In the chaotic and deadly days that followed Hurricane Katrina, orders that circulated through the New Orleans Police Department sent a chilling message: Private property would be prioritized over human life. “Shoot looters,” “Take back the city,” “Do what you have to do,” were the mandates that led to the deaths of 11 civilians, according to an extensive ProPublica report.
According to the investigation, it remains unclear where the order first originated, but according to ProPublica, “current and former officers said the police orders – taken together with tough talk from top public officials broadcast over the airwaves — contributed to an atmosphere of confusion about how much force could be used to combat looting.”
Seven years later, another devastating hurricane has torn through the U.S., leaving tens of thousands homeless and many more in desperate need of food and basic supplies. “We can’t get a bottle of water,” a man from New York’s battered Rockaway Peninsula shouted at Mayor Michael Bloomberg as the mayor surveyed the wreckage. But after a few scattered reports, the specter of the demon looter has reemerged as fodder for firebrand pundits.
Writing in the New York Post Sunday, Heather Mac Donald — a vociferous defender of the NYPD’s stop-and-frisk program — used the fact of looting incidents since Sandy to decry all challenges to New York police. “The looting that besmirched New York’s otherwise admirable response to Hurricane Sandy carries a lesson for a trio of federal lawsuits now targeted at the NYPD. Let’s hope that the judge overseeing those suits deigns to take judicial notice,” she wrote, suggesting that increased theft statistics over the past week should nullify complaints of racist policing.
Last week in Manhattan, Brooklyn and Staten Island, 20 arrests were made for looting at businesses like supermarkets and sneaker stores. A similar number of arrests have been made for looting in the Rockaways. There have also been reports of thefts in homes evacuated and left empty during the storm. The National Guard have been dispatched throughout New Jersey and New York to help defend properties from looting.
The police presence in Brooklyn’s Coney Island has been stepped up and light towers installed. Democratic City Councilwoman Christine Quinn, who is also running for mayor, said, “I would quite frankly say, you know, don’t even give them bail. Make them sit inside until the storm is totally gone and the power is over. That’ll teach you a lesson the next time the power goes out, because this is serious.” (To which political writer Corey Robin responded on his blog, “Good idea. And while we’re at it: how about all Wall Street looters be held without bail until capitalism is over too?”)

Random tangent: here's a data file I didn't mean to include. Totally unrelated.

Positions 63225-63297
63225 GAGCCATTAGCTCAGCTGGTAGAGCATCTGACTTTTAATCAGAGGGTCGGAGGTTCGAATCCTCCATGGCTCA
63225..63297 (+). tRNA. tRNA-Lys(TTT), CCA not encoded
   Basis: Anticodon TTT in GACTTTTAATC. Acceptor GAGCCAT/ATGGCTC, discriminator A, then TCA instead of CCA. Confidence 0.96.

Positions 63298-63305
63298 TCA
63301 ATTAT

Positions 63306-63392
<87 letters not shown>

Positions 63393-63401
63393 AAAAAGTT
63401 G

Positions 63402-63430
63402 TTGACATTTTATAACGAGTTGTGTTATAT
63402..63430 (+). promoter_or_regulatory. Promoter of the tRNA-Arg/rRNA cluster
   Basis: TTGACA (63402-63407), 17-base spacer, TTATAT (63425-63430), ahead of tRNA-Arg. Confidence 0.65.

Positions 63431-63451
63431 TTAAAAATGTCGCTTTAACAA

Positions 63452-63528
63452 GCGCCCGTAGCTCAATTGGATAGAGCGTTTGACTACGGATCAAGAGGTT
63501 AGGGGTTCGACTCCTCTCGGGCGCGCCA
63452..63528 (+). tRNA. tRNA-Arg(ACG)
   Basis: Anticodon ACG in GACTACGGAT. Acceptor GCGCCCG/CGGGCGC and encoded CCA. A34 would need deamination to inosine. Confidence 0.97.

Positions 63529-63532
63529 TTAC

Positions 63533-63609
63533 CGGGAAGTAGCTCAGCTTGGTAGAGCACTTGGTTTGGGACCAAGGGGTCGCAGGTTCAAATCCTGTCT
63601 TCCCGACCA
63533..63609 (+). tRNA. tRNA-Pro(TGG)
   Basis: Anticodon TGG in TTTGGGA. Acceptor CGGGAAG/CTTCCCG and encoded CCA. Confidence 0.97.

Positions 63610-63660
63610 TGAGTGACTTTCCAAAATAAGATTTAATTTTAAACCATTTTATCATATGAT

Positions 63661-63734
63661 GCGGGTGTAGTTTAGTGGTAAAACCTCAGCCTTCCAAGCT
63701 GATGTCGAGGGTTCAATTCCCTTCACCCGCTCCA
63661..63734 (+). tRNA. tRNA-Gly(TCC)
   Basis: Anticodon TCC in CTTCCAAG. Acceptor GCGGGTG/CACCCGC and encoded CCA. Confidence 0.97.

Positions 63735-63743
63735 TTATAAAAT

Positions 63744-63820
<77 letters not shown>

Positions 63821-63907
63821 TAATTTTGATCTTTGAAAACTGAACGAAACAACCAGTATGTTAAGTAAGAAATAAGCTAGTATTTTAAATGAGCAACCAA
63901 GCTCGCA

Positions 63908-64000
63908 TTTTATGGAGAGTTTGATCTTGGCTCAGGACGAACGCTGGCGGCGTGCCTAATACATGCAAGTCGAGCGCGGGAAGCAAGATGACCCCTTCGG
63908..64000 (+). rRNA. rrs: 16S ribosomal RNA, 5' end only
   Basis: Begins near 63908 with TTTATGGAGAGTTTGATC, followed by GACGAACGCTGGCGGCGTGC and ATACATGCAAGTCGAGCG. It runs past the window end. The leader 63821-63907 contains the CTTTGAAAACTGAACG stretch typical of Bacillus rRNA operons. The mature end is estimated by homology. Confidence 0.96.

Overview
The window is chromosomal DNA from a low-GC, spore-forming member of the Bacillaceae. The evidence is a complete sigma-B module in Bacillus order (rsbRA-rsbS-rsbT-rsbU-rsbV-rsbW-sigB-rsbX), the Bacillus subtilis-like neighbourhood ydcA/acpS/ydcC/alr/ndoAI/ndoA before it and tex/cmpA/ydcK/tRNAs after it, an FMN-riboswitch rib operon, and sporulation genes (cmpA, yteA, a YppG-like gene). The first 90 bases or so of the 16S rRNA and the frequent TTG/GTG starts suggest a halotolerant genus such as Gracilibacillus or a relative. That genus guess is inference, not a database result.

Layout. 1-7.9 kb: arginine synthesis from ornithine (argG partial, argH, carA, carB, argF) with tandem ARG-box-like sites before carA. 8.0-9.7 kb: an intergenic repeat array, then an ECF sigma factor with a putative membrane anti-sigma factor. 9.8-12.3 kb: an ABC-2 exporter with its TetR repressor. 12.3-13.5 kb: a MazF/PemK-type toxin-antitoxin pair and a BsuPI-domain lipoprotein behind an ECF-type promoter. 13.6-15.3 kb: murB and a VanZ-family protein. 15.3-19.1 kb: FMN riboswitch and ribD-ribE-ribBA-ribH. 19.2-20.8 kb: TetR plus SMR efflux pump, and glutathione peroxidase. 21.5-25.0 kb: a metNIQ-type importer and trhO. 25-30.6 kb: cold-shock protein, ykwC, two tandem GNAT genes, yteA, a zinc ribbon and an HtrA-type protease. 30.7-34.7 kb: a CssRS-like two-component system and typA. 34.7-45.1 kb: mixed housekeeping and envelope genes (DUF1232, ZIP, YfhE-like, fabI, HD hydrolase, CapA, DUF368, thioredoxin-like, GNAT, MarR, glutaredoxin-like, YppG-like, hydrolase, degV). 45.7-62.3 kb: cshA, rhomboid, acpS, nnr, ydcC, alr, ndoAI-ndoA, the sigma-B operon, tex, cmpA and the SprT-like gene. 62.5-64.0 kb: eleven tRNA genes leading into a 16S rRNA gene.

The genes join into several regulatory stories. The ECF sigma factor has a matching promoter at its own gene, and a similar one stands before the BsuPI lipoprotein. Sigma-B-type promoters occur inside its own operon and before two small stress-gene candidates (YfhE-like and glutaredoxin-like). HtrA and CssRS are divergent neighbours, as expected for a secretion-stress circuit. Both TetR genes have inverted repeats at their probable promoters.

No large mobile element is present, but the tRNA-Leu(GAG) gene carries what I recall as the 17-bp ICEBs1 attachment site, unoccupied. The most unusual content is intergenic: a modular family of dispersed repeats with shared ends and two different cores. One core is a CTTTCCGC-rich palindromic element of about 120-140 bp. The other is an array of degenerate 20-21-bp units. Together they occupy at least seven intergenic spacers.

Needless to say the term “looting” is weighed with moralistic judgment — it is reserved, as the Post’s Mac Donald would have it, for the “loathsome”; in New Orleans, looters did not deserve to live. During the London riots, looters were regularly described as senseless animals; a six-month prison sentence was doled out to a young person who stole bottled water.
Following reports on the treatment of looters during Katrina, Rebecca Solnit noted that what gets called “looting” is often to her better characterized as “foraging or requisitioning.” Instead of joining Solnit in her reframing — which risks drawing problematic lines between “good looting” and “bad looting”– I’d simply argue that the demonization of looters has again and again illustrated where priorities lie during disasters (which, in turn, shows where priorities lie all the time). And I’d echo another of Solnit’s basic points on the issue: Media frenzy over looting “regularly justifies spending far too much energy and far too many resources on control — the American military calls it ‘security’ — rather than relief.”
The media spin on Sandy’s “looters” is not simply reserved for the bile-fueled pages of the New York Post. ABC News headlined a report, “Looters prey on Sandy’s hardest hit.” The story noted that looting incidents had taken place in some of the city’s worst-hit neighborhoods, but failed to consider that looters themselves might be local to these very neighborhoods — the most likely scenario, given transit outages — not marauders seeking to worsen tragedy. Indeed, the piece cites an alleged looter who told the New York Daily News, while taking a TV from Rent-a-Center in Coney Island, “Look, they’ve been looting our wallets for too long … It’s about time we start taking this sh— back.” The cognitive dissonance is notable: ABC’s headline says looters prey on storm victims, a looter talks about reappropriating goods from the wealthy.
No doubt, individuals who have had their homes destroyed in the storm and then robbed will feel a doubly sharp sting. But the moralistic outrage with which looting is decried does not reflect concern for these victims — indeed the victims listed in the ABC story are an Ann Taylor and a Brookstone store; the Post wrote that “scum” stole from a Radio Shack and 99-cent store among other businesses. This sort of frenzied concern for property over people just seven years ago created conditions under which a “shoot looters on site” order could circulate with no clear origin and be followed.